“Yeah, so we jog to 7-Eleven and we’re freezing so we decide to hang out inside and get warm.” I suggest.

“And then, like, the manager gets mad and makes us work.” Suzie chimes in.

“Yeah, so he thinks he’s punishing us, but we actually like it, so we like, start working there for real and we never go back home.” Lisa adds.

“And our parents are searching for us and everything, but we, like, just start living at the 7-11 manager’s house and just, like, become a part of his family!” Kate exclaims, quite pleased with herself.

“Truly awesome”, Jack sighs.  “But I’d sure miss my dog.”

“Don’t worry,” I console him.  “I’m sure the manager will buy you a new one.”

Free of inhibitions and limitations, kids just throw it down.  And because they’re all on the same page, they are confident peers won’t deem their contributions unreasonable.

I’ve previously pondered the idea that impossible can be transformed to plausible provided it’s crafted with care.  I stand by that notion but need to supplement;

Hold tightly the compassionate ignorance of youth and once in while, dare to play “What If.”

Hopefully Ava did get the right mom and dad after all.

Read Full Post »

For the second, maybe third time today, I have started out to do one thing and ended up with something else entirely, so this post comes from a divine intervention of sorts.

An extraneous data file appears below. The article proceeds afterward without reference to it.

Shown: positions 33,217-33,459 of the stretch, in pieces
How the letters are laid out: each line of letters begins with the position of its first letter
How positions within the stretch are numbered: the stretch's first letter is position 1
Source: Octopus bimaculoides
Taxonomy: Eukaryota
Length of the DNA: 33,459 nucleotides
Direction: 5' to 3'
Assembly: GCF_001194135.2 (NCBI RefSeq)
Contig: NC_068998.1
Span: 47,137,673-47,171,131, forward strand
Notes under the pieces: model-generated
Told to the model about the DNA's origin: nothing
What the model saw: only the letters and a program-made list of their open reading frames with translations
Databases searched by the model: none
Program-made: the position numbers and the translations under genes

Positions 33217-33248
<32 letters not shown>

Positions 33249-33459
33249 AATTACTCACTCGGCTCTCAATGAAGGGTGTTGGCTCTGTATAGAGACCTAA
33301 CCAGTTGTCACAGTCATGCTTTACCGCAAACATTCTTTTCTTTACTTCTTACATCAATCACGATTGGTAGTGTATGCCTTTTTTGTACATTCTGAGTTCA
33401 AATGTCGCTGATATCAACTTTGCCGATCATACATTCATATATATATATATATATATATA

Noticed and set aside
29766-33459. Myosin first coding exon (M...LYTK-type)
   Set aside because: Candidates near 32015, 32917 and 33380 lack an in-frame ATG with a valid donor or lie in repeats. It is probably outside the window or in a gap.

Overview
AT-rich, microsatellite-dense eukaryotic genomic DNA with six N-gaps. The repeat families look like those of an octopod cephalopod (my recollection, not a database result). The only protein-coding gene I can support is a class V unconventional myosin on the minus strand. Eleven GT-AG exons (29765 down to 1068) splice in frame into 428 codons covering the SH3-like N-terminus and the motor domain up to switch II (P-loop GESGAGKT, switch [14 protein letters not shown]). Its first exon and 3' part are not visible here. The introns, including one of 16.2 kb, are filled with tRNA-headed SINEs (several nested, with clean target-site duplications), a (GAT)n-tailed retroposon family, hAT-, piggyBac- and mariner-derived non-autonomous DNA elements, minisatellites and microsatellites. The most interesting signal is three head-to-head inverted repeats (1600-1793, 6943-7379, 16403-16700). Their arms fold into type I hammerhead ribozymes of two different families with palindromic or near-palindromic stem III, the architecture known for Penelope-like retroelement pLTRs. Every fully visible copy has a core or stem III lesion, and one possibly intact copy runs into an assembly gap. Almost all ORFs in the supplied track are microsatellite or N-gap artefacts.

Spontaneity hasn’t always been in my deck, but I’m learning to let the cards bend as they may, finding tranquility in the unwritten parts of life.

When I was, oh I don’t know, let’s say around seven years old, I was in the garden with a friend.

“Eat it,” she said.  “You’ll see.  It tastes just like honey!”

Being the people pleaser I still am was, I obliged.  I took the soft, pale pink bloom, held it up to the sun and watched as the petals became transparent; their delicate veins lying vivid against the anemic backdrop.

With only a hint of hesitation, I pushed the flower into my mouth and pressed my lips down, crushing it.

“It’s called Honeysuckle,” she jeered. “You’re supposed to suck on it!”

I stood there letting the bud seep a surprisingly sour juice over my tingling tongue.  A feeling set in; one I wasn’t familiar with at the time, but over the years I’ve come to know it as ‘the bad feeling.’  You know the one…the one where your kerosene-soaked heart plunges deep into the pit of your stomach and taunts it with brewing sparks.

“Why aren’t you eating one?” I asked her, hoping I didn’t already know the answer.

“Oh, I had one earlier,” she lied. “You just didn’t see me.”

My heart sunk lower, teasing the pit with its looming flick switch…

I turned and ran through the ivy-covered archway, back to where the adults were lounging on their lawn chairs, enjoying the cloudless afternoon.

Curling up on my *Aunt’s lap, I tucked my head into her shoulder.

“I ate a Honeysuckle,” I barely whispered into her neck.

“Oh dear,” she breathed, her frost-laden lips oddly emitting the scent of the Vaseline-like perfume she rubbed on her wrists every morning.  “Honeysuckle is poisonous!” – the p in poisonous came off sounding like a dry smoke ring being puffed into the air.

Poisonous.  My heart burst, then plummeted down to my toes, incinerating that nasty, old pit, lighting it in a hot, blue blaze.

“Yeah, I know,” I sighed…and lied, unable to say more.

Every night after that, for what seemed like months on end, I sobbed myself to sleep, waiting for the toxic nectar to still my clamoring pulse, praying I’d wake up in the morning, begging that the Honeysuckle wouldn’t be the end of me.